Monday night's Council meeting marks the end of one tenure on the City Council and the beginning of another, meaning there's some circumstance to accompany the pomp so often associated with events like the evening's installation ceremony for the newly elected and re-elected council members.
Certainly Monday's event isn't the outcome departing councilman Thomas Stith hoped for; defeated in his run for mayor by Bill Bell, the former pre-school owner and Raleigh conservative think-tank pol returns to private life, denied a Merry Stithmas in favor of a Stith-less council. In his place: newcomer Farad Ali joins re-elected councilfolk Diane Catotti and Eugene Brown and returning mayor Bill Bell.
The installation ceremony kicks off with a welcoming reception (open of course to the general public) at 6pm in the lobby of City Hall, followed at 7pm by the oaths of office and regular Council business.
The highlight item on this week's agenda is the so-called two-thirds bond subject, a reference to the state statue allowing local governments to re-issue new bonds without voter approval when retiring old securities, with the caveat that the face value can be no more than two-thirds the level from the old bonds. Ray Gronberg covered the subject well in a story going into the Thanksgiving holiday, noting in particular that there's some debate on how to allocate the funds from these new bonds.
Catotti, Brown and Mike Woodard have advocated earmarking $1.5 million from the bonds to complete the financing on the American Tobacco Trail bridge and Phase E connection to the Chatham County line -- the cartographic feature, not the band. One quibble with the H-S coverage: the roughly $6.4 million cost quoted in the paper covers not just the bridge, but the bridge and Phase E of the trail.
(A random suggestion: given that construction costs are escalating all over the place but that steel is generally a deeper concern, I'm curious whether our City fathers and mothers have considered building the bridge now with available funds to hedge inflationary pressures there, then finishing Phase E of the trail when the missing funds are identified. Worth noting, of course, that paved trails use asphalt, and asphalt requires oil, and we all know what's happening with oil prices, too.)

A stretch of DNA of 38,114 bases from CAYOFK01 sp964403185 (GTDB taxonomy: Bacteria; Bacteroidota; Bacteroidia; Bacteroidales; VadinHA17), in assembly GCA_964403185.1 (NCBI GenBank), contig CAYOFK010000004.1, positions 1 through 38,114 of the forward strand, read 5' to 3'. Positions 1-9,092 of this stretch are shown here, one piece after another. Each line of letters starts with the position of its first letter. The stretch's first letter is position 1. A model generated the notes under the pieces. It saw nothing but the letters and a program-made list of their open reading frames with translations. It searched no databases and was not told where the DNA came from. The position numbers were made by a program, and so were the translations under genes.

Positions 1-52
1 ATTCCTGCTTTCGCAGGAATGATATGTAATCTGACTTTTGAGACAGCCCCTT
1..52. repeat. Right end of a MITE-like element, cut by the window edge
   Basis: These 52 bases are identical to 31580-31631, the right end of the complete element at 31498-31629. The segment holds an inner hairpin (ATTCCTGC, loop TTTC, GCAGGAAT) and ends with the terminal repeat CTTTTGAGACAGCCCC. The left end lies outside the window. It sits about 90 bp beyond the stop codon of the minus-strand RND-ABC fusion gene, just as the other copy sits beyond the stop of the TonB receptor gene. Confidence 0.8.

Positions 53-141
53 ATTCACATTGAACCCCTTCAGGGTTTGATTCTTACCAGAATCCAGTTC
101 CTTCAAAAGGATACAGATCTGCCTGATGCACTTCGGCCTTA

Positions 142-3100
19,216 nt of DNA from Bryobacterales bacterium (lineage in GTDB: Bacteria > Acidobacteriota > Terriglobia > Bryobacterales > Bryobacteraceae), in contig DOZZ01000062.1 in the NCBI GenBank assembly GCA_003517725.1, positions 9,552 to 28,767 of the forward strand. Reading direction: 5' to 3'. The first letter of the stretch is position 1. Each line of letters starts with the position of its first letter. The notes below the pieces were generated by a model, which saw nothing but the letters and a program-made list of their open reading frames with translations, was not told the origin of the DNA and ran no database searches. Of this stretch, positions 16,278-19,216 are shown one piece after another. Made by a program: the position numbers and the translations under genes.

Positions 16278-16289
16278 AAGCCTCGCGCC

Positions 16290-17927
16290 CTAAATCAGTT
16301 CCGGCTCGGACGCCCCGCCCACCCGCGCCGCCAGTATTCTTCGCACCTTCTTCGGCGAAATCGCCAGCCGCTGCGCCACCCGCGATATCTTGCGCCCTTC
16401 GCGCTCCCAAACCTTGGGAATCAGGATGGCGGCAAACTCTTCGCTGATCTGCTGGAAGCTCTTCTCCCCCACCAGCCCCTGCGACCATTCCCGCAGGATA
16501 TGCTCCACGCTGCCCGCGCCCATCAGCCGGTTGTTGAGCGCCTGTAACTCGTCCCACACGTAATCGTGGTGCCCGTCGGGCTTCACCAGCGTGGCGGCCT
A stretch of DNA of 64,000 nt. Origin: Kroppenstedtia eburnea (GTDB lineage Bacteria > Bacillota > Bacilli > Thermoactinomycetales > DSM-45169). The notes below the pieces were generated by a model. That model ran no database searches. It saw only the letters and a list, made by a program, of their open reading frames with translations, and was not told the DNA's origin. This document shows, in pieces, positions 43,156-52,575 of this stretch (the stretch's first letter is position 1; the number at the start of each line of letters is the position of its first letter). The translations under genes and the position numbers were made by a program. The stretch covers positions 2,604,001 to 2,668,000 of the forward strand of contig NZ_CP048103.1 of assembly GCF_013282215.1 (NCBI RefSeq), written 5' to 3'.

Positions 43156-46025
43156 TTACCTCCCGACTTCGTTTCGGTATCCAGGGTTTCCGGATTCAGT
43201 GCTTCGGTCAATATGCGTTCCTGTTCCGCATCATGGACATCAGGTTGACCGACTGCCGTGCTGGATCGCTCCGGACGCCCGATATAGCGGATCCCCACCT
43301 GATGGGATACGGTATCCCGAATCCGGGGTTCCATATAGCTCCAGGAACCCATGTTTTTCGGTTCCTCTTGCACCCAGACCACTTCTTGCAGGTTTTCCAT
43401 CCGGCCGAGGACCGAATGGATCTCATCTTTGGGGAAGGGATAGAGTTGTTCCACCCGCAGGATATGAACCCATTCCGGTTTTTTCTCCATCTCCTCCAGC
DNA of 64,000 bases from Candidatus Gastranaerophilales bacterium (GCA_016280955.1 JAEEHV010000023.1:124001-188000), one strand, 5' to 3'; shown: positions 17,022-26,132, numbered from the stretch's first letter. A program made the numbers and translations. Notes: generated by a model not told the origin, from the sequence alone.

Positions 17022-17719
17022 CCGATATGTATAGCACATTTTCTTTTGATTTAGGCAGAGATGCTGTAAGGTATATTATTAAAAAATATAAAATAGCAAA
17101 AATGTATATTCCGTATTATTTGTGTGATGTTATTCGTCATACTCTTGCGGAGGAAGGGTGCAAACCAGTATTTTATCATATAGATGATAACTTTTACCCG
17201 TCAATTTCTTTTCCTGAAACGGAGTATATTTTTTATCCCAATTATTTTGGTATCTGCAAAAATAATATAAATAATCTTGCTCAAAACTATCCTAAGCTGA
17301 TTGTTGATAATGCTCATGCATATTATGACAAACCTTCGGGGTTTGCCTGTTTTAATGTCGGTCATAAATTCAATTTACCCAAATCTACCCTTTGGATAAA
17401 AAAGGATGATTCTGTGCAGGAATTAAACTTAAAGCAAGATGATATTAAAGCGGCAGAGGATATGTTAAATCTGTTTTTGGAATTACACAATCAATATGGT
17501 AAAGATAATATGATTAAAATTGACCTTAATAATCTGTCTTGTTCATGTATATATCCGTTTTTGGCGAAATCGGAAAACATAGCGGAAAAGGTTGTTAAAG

Anyway, City administrators have suggested instead allocating $1.5
million to a reserve fund for ADA improvements on other city projects.
The H-S reports that other funds from the two-thirds bonds are aimed at
the postponed Durham Armory projects, among others. (Note: Bill Bussey and Dan Clever from Triangle Rails-to-Trails claim that the article "overstates some perceived competition" between trail and ADA projects; they're calling for folks to turn out Monday night to support both the I-40 and NC-147 pedestrian bridges. More on the latter project on this weekend's BCR.)
Currently, the memo attachments for Monday's meeting are not posted on the online agenda; more to follow when those, which contain the latest from city staff, are posted.
Also of note: according to Eddie Davis, the Durham-based educator, candidate for state schools superintendent, and advocate for the Royal Ice Cream historic marker, the City Council as well as the county commissioners are scheduled on Monday to vote their support for the historic monument in advance of a forthcoming hearing before the state board of appeal. Durham's Inter-Neighborhood Council also voted its support for the marker in its recent meeting.